Information Extraction from Natural Document Formats with David Rosenberg – #126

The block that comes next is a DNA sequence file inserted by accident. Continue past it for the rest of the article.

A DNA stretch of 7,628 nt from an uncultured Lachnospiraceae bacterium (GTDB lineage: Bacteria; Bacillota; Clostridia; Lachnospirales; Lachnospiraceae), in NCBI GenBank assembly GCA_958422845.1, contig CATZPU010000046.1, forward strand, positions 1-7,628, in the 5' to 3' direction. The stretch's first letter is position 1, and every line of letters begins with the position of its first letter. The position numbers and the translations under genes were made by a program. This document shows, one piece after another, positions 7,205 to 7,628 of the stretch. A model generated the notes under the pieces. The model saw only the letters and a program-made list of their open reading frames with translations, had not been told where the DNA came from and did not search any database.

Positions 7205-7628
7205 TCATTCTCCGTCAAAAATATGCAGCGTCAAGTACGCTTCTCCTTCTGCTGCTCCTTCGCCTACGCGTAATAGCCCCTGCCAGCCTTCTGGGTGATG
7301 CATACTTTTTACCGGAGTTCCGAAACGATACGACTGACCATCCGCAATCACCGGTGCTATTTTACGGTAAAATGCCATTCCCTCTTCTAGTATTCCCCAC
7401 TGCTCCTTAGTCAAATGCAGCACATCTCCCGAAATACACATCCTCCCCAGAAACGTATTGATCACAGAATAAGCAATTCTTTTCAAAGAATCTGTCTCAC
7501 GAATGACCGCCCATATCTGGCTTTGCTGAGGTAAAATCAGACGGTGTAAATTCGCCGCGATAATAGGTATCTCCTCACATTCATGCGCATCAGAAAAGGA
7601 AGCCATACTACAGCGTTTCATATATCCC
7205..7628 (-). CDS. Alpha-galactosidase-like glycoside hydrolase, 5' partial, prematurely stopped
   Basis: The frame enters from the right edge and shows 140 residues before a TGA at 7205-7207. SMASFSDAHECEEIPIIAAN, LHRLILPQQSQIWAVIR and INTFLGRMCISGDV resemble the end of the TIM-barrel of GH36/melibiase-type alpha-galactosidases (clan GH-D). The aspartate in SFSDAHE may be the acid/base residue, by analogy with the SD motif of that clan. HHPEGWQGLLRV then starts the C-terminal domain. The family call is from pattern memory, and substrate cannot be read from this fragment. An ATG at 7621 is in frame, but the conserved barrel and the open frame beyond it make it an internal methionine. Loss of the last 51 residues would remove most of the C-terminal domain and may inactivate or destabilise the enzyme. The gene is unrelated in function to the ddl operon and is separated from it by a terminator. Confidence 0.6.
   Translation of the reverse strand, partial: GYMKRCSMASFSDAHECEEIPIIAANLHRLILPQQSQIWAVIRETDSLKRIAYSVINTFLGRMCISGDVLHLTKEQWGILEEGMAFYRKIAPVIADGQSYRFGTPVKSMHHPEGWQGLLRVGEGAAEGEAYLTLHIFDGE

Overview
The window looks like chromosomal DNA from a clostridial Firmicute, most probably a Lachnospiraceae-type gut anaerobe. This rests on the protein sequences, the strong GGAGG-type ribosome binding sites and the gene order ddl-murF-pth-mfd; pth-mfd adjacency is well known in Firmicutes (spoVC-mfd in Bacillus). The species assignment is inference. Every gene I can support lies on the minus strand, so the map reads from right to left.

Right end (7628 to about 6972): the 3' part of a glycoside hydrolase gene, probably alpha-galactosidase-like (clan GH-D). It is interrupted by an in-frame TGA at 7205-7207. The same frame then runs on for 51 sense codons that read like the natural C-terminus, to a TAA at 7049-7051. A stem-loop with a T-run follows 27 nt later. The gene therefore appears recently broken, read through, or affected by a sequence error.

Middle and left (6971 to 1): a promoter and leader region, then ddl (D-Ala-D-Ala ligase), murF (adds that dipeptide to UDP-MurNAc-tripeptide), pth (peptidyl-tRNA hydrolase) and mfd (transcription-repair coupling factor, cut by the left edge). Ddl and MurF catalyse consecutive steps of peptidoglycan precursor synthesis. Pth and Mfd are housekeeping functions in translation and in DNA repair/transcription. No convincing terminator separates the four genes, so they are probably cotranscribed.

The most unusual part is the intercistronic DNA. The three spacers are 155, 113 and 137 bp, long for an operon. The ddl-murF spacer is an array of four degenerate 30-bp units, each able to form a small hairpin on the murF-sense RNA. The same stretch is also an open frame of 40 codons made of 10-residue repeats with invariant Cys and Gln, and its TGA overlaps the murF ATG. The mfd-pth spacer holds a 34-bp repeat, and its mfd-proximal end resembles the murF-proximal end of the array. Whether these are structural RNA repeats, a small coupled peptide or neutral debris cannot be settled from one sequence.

Hello and welcome to another episode of TWiML Talk, the podcast where I interview interesting people, doing interesting things in machine learning and artificial intelligence. I’m your host Sam Charrington. We were super excited to share that show with you and the feedback and love you sent our way was amazing. Weeks like last are how we expand the TWiML community and get into the ears of people who don’t know about us yet. All your shares, likes, tweets and retweets matter a great deal to us. So thanks. Before I introduce today’s show, the details for April’s Twimble online meetup are set. Join us on April 18th at 5pm Pacific time as Chris Butler dives headfirst into the topic of Trust in AI, covering a myriad of papers in the process. To register or for more details head on over to twimbleai.com slash meetup. In this episode, I’m joined by David Rosenberg, a data scientist in the office of the CTO at Financial Publisher Bloomberg to discuss his work on extracting data from tables and charts in natural document formats. Bloomberg deals with tons of financial and company data and PDFs and other unstructured document formats on a daily basis. To make meaning from this information more efficiently, David and his team have implemented a deep learning pipeline for extracting data from the documents. In our conversation, we dig into the information extraction process, including how it was built, how they source their training data, why they use latex as an intermediate representation, and how and why they optimize for pixel-perfect accuracy. There’s a lot of interesting info in this show and I think you’re going to really enjoy it. Alright everyone, I am on the line with David Rosenberg. David is a data scientist in the CTO’s office at Bloomberg, the Financial Publisher. He’s also an adjunct associate professor in the Center for Data Science at NYU. David, welcome to this week in machine learning and AI. Thanks so much, happy to be here. Awesome. It’s our tradition to have our guests start by introducing themselves to the audience. So tell us how did you get involved in data science and machine learning? Yeah, sure. I’ve been interested in AI since I was a kid reading science fiction books as an elementary school about robots and artificial intelligence really grabbed my interest. I guess it was in eighth grade, there’s a summer program and we got to build these Fisher Technic Kit projects that’s kind of like motorized and computer controllable Lego kit, but it was made by this company Fisher Technic. I loved it. I thought it was a most amazing thing to be able to control a robot-like device with computer programming. And then a few years later, I guess in high school then, I started hearing about neural networks, which was my first exposure to machine learning. And yeah, for a project I bought a textbook and I implemented a neural network to do some classification on some medical data. And yeah, frankly at the time, I didn’t really understand very well how the neural network was working at the detailed mathematical level, but I had a taste of the ML framework even as like early 90s. That’s pretty amazing that you were exposed to neural nets in high school. Where did you go to high school? I went to Montgomery Blair High School in Silver Spring, Maryland. It was a math science computer science magnet program. I don’t remember how I first heard about neural networks, but somehow it came to my attention and found a way to special order these books that the local Barnes and Noble, and I coded it up in Pascal. Nice. Nice. So did you end up at Bloomberg and what’s your focus there? Right. So, yeah, two hops to Bloomberg. So after grad school, I moved to New York and I joined a startup company that was Tony Jibara who’s a machine learning professor. He was a machine learning professor from Columbia. Now he’s at Netflix. I joined his startup company, we’re doing a lot of spatial temporal data, machine learning based on spatial temporal data. And then eventually got into mobile advertising. So doing things like building bidders for ad exchanges and those kind of fun problems that a lot of ML gets applied to these days. We got acquired by YP, which is yellow pages. And I stayed there for about a year or so and then I looked for my next step and I ended up at Bloomberg where at Bloomberg, I’m in the office of the CTO and just a small group, I think about 25 people total within that group, there’s a five person data science group that I’m a member of. And kind of our task is to work on strategic projects or plan strategic projects on kind of a two to four year time horizon. Things that are a little bit too long term for any individual engineering group to really plan for. So we kind of make strategic initiatives and kind of point the data science part of the company in different different directions. So that’s kind of the big picture. Another way we think about it is if some other company were to gain a large advantage over Bloomberg because of some new technology in data science that we did not pursue, that would be our fault. And we’re responsible for making sure we’re not missing out on important new tech developments. Right. Can you give us some examples of the kinds of things that you’re looking at or have looked at the past that kind of fallen into this two to four year time frame? Sure. I can. So one thing, maybe not quite so such a long term play, but when I joined, maybe three years ago, there was a machine learning was at this interesting time where neural networks were starting to do very well on many tasks, but just kind of specific tasks, like certainly vision and some NLP tasks. But it was kind of to get into neural networks, it’s a pretty big investment in terms of hardware. At Bloomberg, we don’t have the ability to use the Amazon Cloud or something. We need to use internal machines. So the CTO office kind of led the movement to try out neural networks, which involves investing in cluster GPU machines and seeding projects with various engineering teams to see if neural networks was going to benefit the types of problems that we work on. Indeed, we have found within a couple of years that it’s very important to some areas of the work that we do. So I could say that strategic, not so much because of the time horizon, but because of the investment required that was kind of too large for any individual engineering group to take that risk. I guess I’m curious about the evolution of the use of machine learning at a company like Bloomberg. And you said how long have you been there now? I’ve been coming up on three years. Coming up on three years. So maybe you’ll have a sense of this. I talk to people all the time about how enterprises, large businesses kind of evolve these types of technologies. It’s interesting in that there are some businesses where there are parts of the business that have used machine learning for a really long time. Like it’s been baked into just core ways that they deliver their products. But yet, and still even at those businesses, there’s been like a shift over the past five years in the way they’ve thought about machine learning. I’m just curious. Like in your words, does any of that resonate? And how have you seen that evolve at Bloomberg? Yeah. So I think Bloomberg was fairly early in bringing machine learning into the product, which I could tell you a little bit about. So I think machine learning at Bloomberg was well underway. I mean, there’s close to a hundred people doing machine learning at Bloomberg before I even arrived. So I can’t really speak to how that developed. But I can say that even now we’re continually trying to find areas where machine learning can help via by automation or just kind of maybe more broadly the machine learning, just a good data science statistical approach to assessing new, even if it’s a rules based method to use kind of proper methodology and assessing performance and these sorts of things. In fact, to that end, to try to see where we can leverage ML more or data science more at Bloomberg, another strategic initiative that is almost a year old now coming from the CTO department is what we’re calling ML EDU, so machine learning education. But the purview is broader than ML. It’s kind of just data science more broadly. And we’re trying to kind of educate people at all different levels, basically from the kind of most basic understanding of the main concepts of machine learning things like the notion of splitting your data into training and test and the notions of overfitting kind of these fundamental ideas of machine learning that we have a course called ML1, which is two half days and it’s a few hours lecture and a few hours lab where people go through that. And that kind of gives people just a sense of what is this ML about. And then we have at the other extreme, we have a kind of fairly in depth course called ML1, which is kind of like a master’s level machine learning class. It’s kind of fairly mathematical, but with practical end, which is learning all the connections between things like gradient boosting and random forest and L1L2 regularization, kind of a standard master’s level machine learning class. And we’re trying to fill in everything in between. So how to manipulate data, explore data, visualize it, how to do basic statistics, things like A, B testing, hypothesis testing, confidence intervals, and then machine learning, predictive theory. Awesome. I am shortly going to be jumping on a plane to head out to the Bay Area for the GTC conference. And you will too, probably not before me since I’m getting on a plane in a few hours. But you’re going to be presenting there on what is presumably one of these projects within the CTO’s office, you know, data science team that you’ve been working on. Can you tell us about that? Sure, sure. So the title is information extraction for natural document formats. So natural document format, to my knowledge is not really a common terminology, but we encountered a lot of Bloomberg. And what we mean by that is a document that was designed for easy human consumption and comprehension, things like a word document, a PDF document. And in particular, what we have in mind for the projects I’ll be speaking about is where there’s some kind of underlying data that is represented or that are represented in this natural document format in a way that’s just fine for a person to comprehend, but is not easy at all to extract that data back out into say a database or an Excel spreadsheet or something like that. And this is a problem that we have a lot of at Bloomberg. A Bloomberg. So an example of this might be like a chart or graph or something like that. Is that the? Absolutely, absolutely. So a scatter plot, a pie chart, a bar chart, or a table, a table of numbers, you know, table of all things you think should be very easy to extract the data out into an spreadsheet or a database or something. So when a table is just represented in a PDF document in the middle of a say company filing, Bloomberg collects all these documents from other companies, things like company filings and these sorts of things. And we, these documents that they deliver in a PDF format typically has important data in it that we need to extract that it’s easy for our Bloomberg’s customers to use to get to. And so traditionally, I think almost since the founding of the company 30 years ago, there’s been a whole organization within the company called Global Data where it’s people’s jobs to figure out the most efficient and most correct way to extract this information from the documents. And there’s, I can’t say exactly how much, but certainly at least hundreds of people working on these problems, not necessarily, and it’s been going on for 30 years. So it started off mostly by hand. And a big effort over the years has been to see how to automate this as much as possible or make it more efficient for the people doing it. That’s kind of the business driver. In this particular scenario, I kind of thought this was a solve problem like for 10 years now, I thought that financial filings, I forget where, I thought there was the development of some standardized XML formats that were used for S1s and all these financial filings now. It sounds like that it’s, I know that maybe the largest companies kind of submit their things via these XML formats, but there’s still a ton of traditional documents flying around with this information. They’re sure. And maybe it’s a letter to shareholders that is not necessarily regulated. There’s no requirements on a format to use. And we kind of want to get as much data as we can. And even if the US were to go in a certain direction, there’s still all the other countries that may or may not have these requirements. And so, yes, in some sense, perhaps someday everyone will kind of publish all their, any data that show up in any inconvenient document will be paired with a, you know, some kind of standard XML format, but we’re surely not there yet. Interesting. So, tell me about the approach you’re taking with us. Sure. So, there’s kind of three different tasks that I’ll be talking about. One of them is as far as extracting data from tables that show up in documents. And the first task there is to just find the tables in the PDF documents. So for that, we’re using fairly off-the-shelf image detection methods, the same things you would use to find a CAD or a kite or whatever it is in an image. One advantage that we have is because we’ve been solving this problem by hand for so many years, we have a tremendous amount of labeled training data. And so now we’re able to leverage that to build models. And one interesting aspect we have is we need, we basically can’t afford to automate unless the performance will be at least as good as a humans. And so before we’re willing to cut a human out of the loop completely. And so in fact, we’ve done that for this relatively straightforward problem of at least for some kind of sub-problems of finding charts and documents. We’ve been able to exceed human precision and recall, which was great. And then the downstream tasks of actually extracting the numbers from the table use some other techniques for. And so that’s the second thing that I’m going to talk about in the presentation, which is a little bit futuristic. It’s not something that we kind of, it’s purely research right now. That’s not something we’re planning to productize anytime soon because it’s kind of a long path. But we were inspired by this image captioning work that started a few years ago where you could show a picture of a man crossing the street and what it would produce using an image to sequence model the sentence man crossed the street or something like that. And the idea was like boy, if we could feed in a page of a document and have it output directly in one step kind of a well-structured XML or JSON or standardized formatting of all the content in that kind of picture of the page or the document wouldn’t that be great then you could because that’s so much easier. That’s so there’s so much you can do with that downstream as far as automated processing. It’s hard to begin if you just have kind of a raw PDF for the format. If I could show you the format of the internal PDF or even a parsed PDF is not very easy to extract the structure from. So for that problem, so how are we going to apply image caption to this sort of thing. So I partnered with a student from Harvard, Yun Tian Dang who had this really cool work a year or two ago with Sasha Rush and some others was to convert a picture of an equation of mathematical equation that was generated by latex which is kind of mark up for making equations and scientific documents. And to go from the image and reproduce latex code that you would need to generate that equation. Interesting. You can see as kind of a simple version of going from the image of something to a structured representation of kind of the underlying information in the picture that you could then do further information extraction on. So we wanted to adapt that idea to this problem of information extraction from tables. So given the image of a table, that was, and we’re restricting here to kind of somewhat of a toy problem where we assume the table is generated from latex in the first place from a latex document. And so the problem is can we regenerate the latex code that would reproduce that table exactly, kind of pixel level, exact. And that’s another thing I’ll be talking about. We had a fairly impressive results for that. The kind of the exact match rate isn’t so high, it’s 40%. But the errors are even when it makes errors that are pretty minor. So this seems like an interesting line of work that we’re saying. And the last thing was extracting data from scatterplats. So in a document, they’ll often use scatterplats or plots containing information. And we found ourselves once or twice with the ruler trying to figure out exactly what points are represented in this chart, lining up the point with the axis. Right, right. It seems like, boy, this should be automatable with all the computer vision technologies we have now. And this was an interesting thing where we actually thought that this was close enough to something we could make a product out of that we kind of went straight for what’s the most direct way to solve this problem without, it’s very tempting to try to make the end to end solution that are so striking these days with the neural networks. Like for instance, the image of the table to the late echo that produces it out of the, I can say that an end to end solution. So we were tempted to make the input, the chart and the output just be the list of points in one fell swoop. But it seems to be a little bit too hard for right now for us. So we broke that down into a pipeline of steps. Each one of which was just using off-the-shelf techniques, start with kind of image recognition to find the components of the charts. Then we used some various heuristics to put them together. And at the end, it could do a fairly good job of extracting the data from scatterplats and currently we’re working on pie charts and next I guess we bar charts and line charts. And I mean the goal is to solve the problem in this particular case rather than to come up with a very kind of one shot end to end solution. Right, right. So the first of the problems you described was just really localizing these graphical the tables. The tables in particular or any kind of. Those end charts, single end charts, but we’re focusing particularly on the tables initially. Okay. And if you’re just looking at tables and charts, I’m curious how much do you, how much of the PDF internals do you actually use or do you just like take a picture of the page essentially and do your image recognition on the page itself? Yeah, good question. So the punchline is that it can do just fine using just the picture. So if you treat each PDF page as a, as a picture just render it and use that as input, that works just fine. Initially, we were concerned that it would be too hard. So we tried to use a part of the PDF to simplify the image. So for instance, we figured, you know, it doesn’t really know you to know exactly what characters are there. Maybe just needs to know the character type like letter versus number, this sort of thing. Okay. So you know, render a simpler version of the page that would be easier for the object detection system to learn from, but it turns out it works just fine with the rendering of the raw. I mean, sometimes one works a little better, sometimes the other works a little better, but it can go directly from the rendered image. So the result of this first step is just, you know, is it like a bounding box and a label that says table or chart or? It is a bounding box and it sounds, when I first heard about it, I felt like this is sounds so easy. Why? I’m sure everyone’s thinking that and it mostly is, but the issue is that, you know, if you don’t get the bounding box exactly right, if you leave off a column or leave off some of the header or you don’t properly separate the headers from the rest of the table, which is another part of finding the table in the first place, then the entire extraction is messed up. So, and we don’t, and kind of 95% accuracy isn’t really good enough. So it’s always about the, again, if I had pictures I could show you some, so at the, if you go to the presentation, we could show you some really weird looking tables that heuristics just will fail on. This is actually really, really easy for me to visualize. And the reason why is because I often use my cell phone camera to take pictures of receipts or pages or things like that and the particular app that I use, you know, whether it’s there are several that I use, ever notice one cam scanner is another, but these apps will try to, you know, do exactly what you’re describing, like draw a bounding box around the document and then like use that to like, you know, rewarp it or straighten it and crop it from the background. But it is uncanny the mistakes that these things will make and how, you know, I don’t think the accuracy is anywhere near 95% on, you know, what, you know, even if I’ve got the paper on a black notebook or something like that, like it’s, it still seems to be a challenging problem. And, you know, it’s perhaps complicated by the fact that it’s running on a mobile device, I don’t know. But I can certainly imagine if you now kind of, you know, you don’t even have the benefit of the back, the contrasting background, you’ve got all different kinds of, you know, shapes and sizes of tables and, you know, a adjacency of one table to the next and, you know, I can, you know, I said, is it, you know, just this issue of creating the back, the bounding box, but as you’re describing this, I can imagine all of the complexities associated with getting this right. Right. And, and you nailed one of the challenges, which is when tables are adjacent, the problem of multiple columns, you know, there’s often two column or three column documents. Yeah, I think you appreciate the, it’s harder than it sounds. It’s harder than it sounds. Is this a system that you’ve, you’ve tried to, or gotten to the point of operationalizing it, or is this? Yes. This is deployed. Okay. And, uh, it’s kind of in the pipeline, uh, helping people, it either it’s, um, assisting people to annotate documents. So, uh, someone will load the document, uh, the document will be kind of pre annotated with a guess by this system of, uh, finding the tables and then a human can approve or edit those annotations. Uh, and then for some classes of documents, it’s just straight pass through, uh, with no human, uh, oversight needed, we’ve decided. And that was, and that was going to be my exact question like, do you, you know, are you utilizing a model where you identify like, uh, or you kind of surface, um, when, when the system isn’t sure to the user and allow the, you know, that human and the loop to kind of make the final decision when there’s some uncertainty or, you know, does it have to be kind of all or nothing? It sounds like, um, it sounds like you are kind of doing that, you know, taking that middle ground where you’re surfacing the, you know, where there’s some ambiguity. Right. So, yes. So, I think what one thing that you seem to be speaking about is where the system will, um, perhaps based on, you know, what it sees and it will give a measured response. Like, you know, I think this is the bounding box, but my confidence is low or, or, or they may give a numeric score to the confidence or something. Right. So, I think that our low confidence will be highlighted to a user. What we feel see for, with for now is finding classes of documents that overall have a very high performance kind of above human level accuracy or precision recall, um, measures. And as a group, those will be kind of passed through. Um, because the issue with confidence is that you have to trust the confidence measure. You have to trust the confidence score and so that would have to be kind of assessed on its own. Okay. How are these classes of documents described? Like is it, you know, all of the, you know, S ones for a major fortune, you know, 500 companies all kind of look the same or all of AT&T’s, S ones, we’ve got good performance on or that kind of thing. Right. It’s like a class of documents, like, filings of a certain, of a certain type, for example, uh, that have such a certain regularity to them. Um, and the performance is very high that will kind of shun those to automatic, pass through, which is to say doesn’t need a human oversight. Okay. And it sounds like by implication then when, when, you know, when the system’s nailed a document class, yeah, it’s confident, well, you know, aside from confidence, like it, performs extremely well, like, you know, above human levels of performance on every document in that class. There’s not a lot of variability within the class. Yeah. That’s the idea, right? You’d like a more fine-grained certainty measure that one could leverage. Yeah. I mean, I don’t know that it’s like, I guess I would expect that within, even within a document class, there are still ambiguous situations. And I would expect you to want to somehow, uh, kind of surface that ambiguity, um, but you don’t want to do that. You want it to be kind of all or nothing. And I’m really trying to, uh, try and get into the thinking there. Well, I, you know, it’s interesting. I think part of it is the way our, um, annotation system works, but the annotation system works at the document level. So, uh, okay. Uh, okay. And in some sense, we either have a person annotated document or we don’t. We at this point don’t have a kind of page by page decision on whether it will be annotated. Okay. So I think that’s, that part of it. That’s a bit of it. Perhaps an idiosyncrasy of our setup. Right. Right. So if you had, if you could just throw ambiguous pages on a stack and, you know, someone goes through those page by page, then that might have changed the way you approach that piece. I think that’s right. Yeah. Although I think, I think being able to trust the confidence score is, uh, is an interesting problem in and of itself. Um, you know, it’s, it’s very, you know, most, most machine learning methods these days output song that you are tempted to interpret as a probability, but whether those, uh, for a probability of, um, for classification, for instance, probability of being, uh, a cat versus not a cat. Mm-hmm. That’s a thing. But whether those probabilities are calibrated in the sense that it will actually be right that number of times if, when you predict cat is, um, that has to be confirmed. That’s just because a, a method gives a, uh, probability score. Doesn’t mean that’s actually the probability, I guess. Right. Right. Right. There’s an implicit weighting of kind of trusting that confidence versus like assuming that it’s 100% and kind of pushing those documents through like how is, I don’t, I don’t have an intuitive feel for why that trust is any, uh, any better than, you know, even in the case where you’ve got general high level of trust in the class, like you might, you know, in that case, seems like there’d be information and a low confidence, an exceedingly low confidence level for a document. Right. So many things you have to do even better. Which are do we have to do even better? Yeah. So I guess, I guess that’s all I’m saying. So we have a class of documents which without any information about the individual pages or the individual document, the overall performance will be say 98% precision and recall while human is 97 or 98. Okay. So match or exceed, uh, human performance. And then you’re pointing out maybe we could do even better by going page by page and highlighting the ones that are somewhat less certain, um, and maybe sending those to a human and then we can do even better overall. Yeah. That’s, I agree with them. Yeah. Right. Right. Yeah. And I appreciate you. I appreciate you putting it like that. It’s certainly not my job to, uh, there’s often a way to do better, but then there are, you know, the trade offs that, you know, come with trying it with doing that. And if you’ve achieved a level of performance that, uh, you need for your use case, then, um, you know, great. Um, so for the past through the, it’s not even 97, it’s, it’s like essentially a hundred. Oh, really? Yeah. Yeah. Yeah. For like, for the 96, 97, uh, I think those still go to humans. Um, I could, uh, I’m 100% sure I’d have to double check that. Um, and so another kind of thought that I’m, I’m wondering if you are thinking about it and tracking, uh, is, uh, the whole kind of adversarial attack, um, um, conversation and like, you know, some scenario where, you know, a company kind of, you know, manipulates the presentation of their data to, um, you know, change the way your parser interprets their charts and tables and, you know, somehow affect trades of Bloomberg customers. Like, I’m assuming that’s something that you folks are thinking about. I mean, that’s really important. So there’s a little bit of that we’ve already seen where there’ll be a document that if you look at it to the eye, um, nothing unusual going on, but if you parse it with a PDF parser, which tries to extract, um, the text and stuff for you, what, what we found is some documents will put incorrect information or confusing information in a kind of invisible font color. Mm-hmm. And so when you parse it, it’s very difficult to figure out what’s going on. Uh, if you use like a PDF parser, um, but we’ve been able to get around those because we just used the rendering of the, of the page. And so if the, um, kind of a humor can’t see it, the, I mean, uh, it can, let me just say that the, the, the network can figure out what are kind of relevant colors and irrelevant colors and that sort of thing. Right. And not protected against kind of, uh, not necessarily protected against, uh, adversarial images that, um, could mess up a network, but a human wouldn’t see. Um, I mean, I don’t know how that would work through after being printed out and stuff. I assume it would. But yeah, of course we’ve seen, I assume you’re talking about these pretty cool examples where there’ll be a picture that’s clearly a cat and the, the classifier will give it 99 percent confidence that it’s a car or something like that. Exactly. Exactly. Um, that’s really interesting. Uh, we have, um, we haven’t noticed things like that happening, but it’s definitely something we need to keep an eye out for. Yeah. I like the way you describe the tricks that folks do with like, uh, kind of background, colored text makes me think of, uh, and it just struck me that like in some ways you can think of like fine print and some of these things is like, adversarial, adversarial attacks against the human brain, right? It’s like, right. Yeah, things we do to like, you know, present information so as to missly the reader. Right. So the, the first part is identifying these tables and charts. The second part is, uh, then parsing the tables and you talked about, um, you know, some of the challenges associated with that as a high level over there. Um, you know, where did the, kind of the, the bulk of the work, uh, on that particular piece take place or were there any like major, you know, what were the major challenges the Gato overcome on that, uh, the table interpretation part, uh, the finding the tables part or the late tech, the late tech extraction, the, the reverse engineering, the tables, I guess. Right. One issue is that the, um, the images are just bigger. There’s just much more information in a table, uh, potentially than in a, um, in equation that which has a lot of information, but a table is just can be a whole lot of numbers. It could be quite large. Um, and, uh, there we get into, um, kind of memory issues with these convolutional neural networks. Uh, when we’re, when you’re training, for instance, uh, if you have, you know, a large input image, you, you’re restricted to how big a batch you can use at one time and, uh, this will slow down training. And so the first challenge is that these things, you know, we’re taking two weeks to train, uh, which is, you know, it’s hard to iterate on, on a problem when it takes along to train. So we did some work at that, we happen to have, uh, uh, to receive the, the new Nvidia GPUs at that time. So that had, um, 16 bit kind of floating, 16 bit floating point capabilities, which, uh, are kind of theoretically going to be twice as fast. And you can kind of have too many weight-storted memory because you’re only using half as many bits for them. So we spent a lot of time trying to adapt to this 16 bit, uh, technology so we could have, you know, the speed up and, and the kind of access to put more stuff in memory, but it turned out to be much harder than we thought it would be. Um, there are a whole bunch of kind of technical issues when we represented our weights in our network with only 16 bits. Uh, and it turns out we weren’t alone. It turns out this is kind of, uh, this has kind of been, uh, it’s kind of a known issue at this point that you want to, you don’t really want to store everything in 16 bits. You can do some calculations in 16 bits, but your, your weights eventually should be stored in, uh, 32 bits. Um, so we spent a lot of time kind of working through that, that problem. Um, and what we’re working on now is, I mean, so what’s the, the basic, the basic issue with this, uh, table to latex is that it looks fine, but it doesn’t really work that well if you’re going for an exact match and we’re going for an exact match, you know, 40%. That’s, that’s pretty low by any of those standards. The equations were kind of more up like 80% exactly correct. Um, so, I mean, and this is, this is ongoing work. Is your, your measure of correctness? Is this, uh, like pixel, like, you know, pixel overlay or is it, uh, something else? So is it more information based, I guess? Right. Yeah. So during training, it’s, uh, it’s during training time, we’re just trying to maximize kind of the likelihood of the correct latex. That’s, that’s training time. But when it actually comes to evaluation, um, we’re going for exact pixel, pixel match. So it’s binary. You either got it exactly correct or not. So what that means is, um, the inputs, the image of the table, the outputs, a string of latex tokens, which feed that string into a latex compiler, it renders an image and then we compare that image pixel by pixel to be original image. And if it’s an exact match, it’s correct. And otherwise, it’s incorrect. And why do you care about that? Um, why do we care about the exact match? For as, you know, uh, why is your bar? I guess there are multiple ways to ask the question like, why do you care about kind of the latex representation? Why do you care about pixel to pixel match? You know, why is it just that you’ve extracted the, you know, the rows and columns of data, the headings, the text, the numbers, all that stuff. Okay. So there’s a few things in there. Let’s see. So latex, I don’t care about latex per se. Latex is kind of a stand in for a, um, a structured representation from which it should be easy to do the things you said extract the rows and columns and that sort of thing. So why latex, we happen to have access to, um, a huge collection of, uh, real world latex documents that have tables in them. And so that’s kind of our label trainings that we went to archive, we scraped out, um, all these papers we found almost a half million tables with the original latex. Oh, nice. Yeah. So I mean, we could have generated artificial tables, but it’s really better to work with kind of real live natural data. So that’s, that’s part, that’s basically how we ended up with a lot of tech. Um, then the question, why do we care about exact match? And, um, well, one reason is expedience, which is that it’s easy to do. And it’s actually quite difficult to figure out how you would, um, score something that’s not an exact match. Uh, I mean, you could do it in the image space where you then you have this kind of, the image is not an exact match. And then if you want to rate it by how often it is, you’d have to kind of do some alignment and find, uh, it seems like a very complicated problem in itself. Um, and then, and then you’re asking, what about just measuring how it does in a downstream task, such as just finding the data, like extracting the data from the, um, the latex and, you know, are the numbers correct or the headers correct? And that would be possible. Uh, that would, it’s still very difficult to score. Um, we actually have the same problem with, uh, when we’re extracting data from scattered charts, scattered plots, you know, there’s 60 points in the chart. The system finds 57 and the points, you know, have the amount of error ranging from quarter percent to, uh, by celebrating back there. Yeah. Sorry about that. Yeah. Is it kind of a awards thing going on? Just starting to start. Uh, so it sounds like in both the table and the, the scatter plots, you’re using the visual domain, uh, and visual domain accuracy is really, uh, it’s just a convenient intermediary for you to be able to test whether you’ve accomplished the goal, whether you’re able to replicate, uh, the system and because at least in the case of the tables, um, and I think you’re doing the same thing with the, the scatter plots because the table that you’re generating, uh, or predicting is generated via, uh, via a structured representation. It doesn’t really matter what it is, but you happen to have training data that’s in the tech because you’re generating it via a structured representation. You know that, you know, downstream, you’ll be able to pull the data out the way you need to. That’s, that’s right. Um, also it’s, uh, it’s convenience to do in the image domain, but also it’s, uh, it’s hard to know exactly what downstream tasks we’re going to want to do on the structured representation. And maybe there’s important information in that boldface versus italics, um, uh, which you might think isn’t necessarily part of the core information, um, of the table. Uh, so the harder tables to extract, a lot of that complexity comes from things like hierarchical column headers or row headers or, uh, cell is the span of multiple rows or columns. And, uh, this is actually difficult to represent in a, um, it’s difficult to score the performance on those sorts of mistakes. Like what if it didn’t properly represent the cell spanning to column headers or these sorts of things. Um, so I guess, uh, yes, it comes down to, uh, simplicity, simplicity, but also it just not being exactly clear how, what else we would do, how else we would score in a way that would be, you know, good for any possible downstream task we’d want to do. Yeah. Now that makes it, that makes a ton of sense. That makes a ton of sense. Awesome. So you, in your presentation, you kind of go through these three, uh, sub projects. Uh, yeah. Uh, would there any, uh, closing or parting thoughts that would, uh, make a good wrap up for us here? Huh. Well, I guess one, one thing that people often, uh, wonder about is, you know, about all these people who are labeling documents and now are they going to be automated away. And, uh, we’re really not worried about it. Not because we don’t care about people’s jobs. We absolutely do, but because, uh, the people doing the labeling are actually often fairly highly trained and we’d, we’d love to have them working on harder and deeper problems that, uh, they’ll have, uh, time for once the more, the problems that a computer can solve are solved. So, you know, questions about, we can find the data and then we can flag things that are unexpected. And the human can go and tag the unexpected behavior with perhaps linking to a possible reason why these sorts of things are more still human level tasks that’s not clear are automatable in the, in the near future and kind of automating the menial tasks will hopefully meet humans free to do the tasks that we don’t yet know how to automate. Mm. And maybe I’m more like specific to meeting human intelligence at least for now. And it sounds like in the example you gave more valuable. Right. Awesome. Well, David, you’ve been very generous with your time. Thank you so much for chatting with us. It’s been my pleasure. Thanks so much. All right, everyone, that’s our show for today. For more information on David or any of the topics covered in this episode, you’ll find the show notes at twomolei.com slash talk slash one, two, six. Once again, for listening and catch you next time.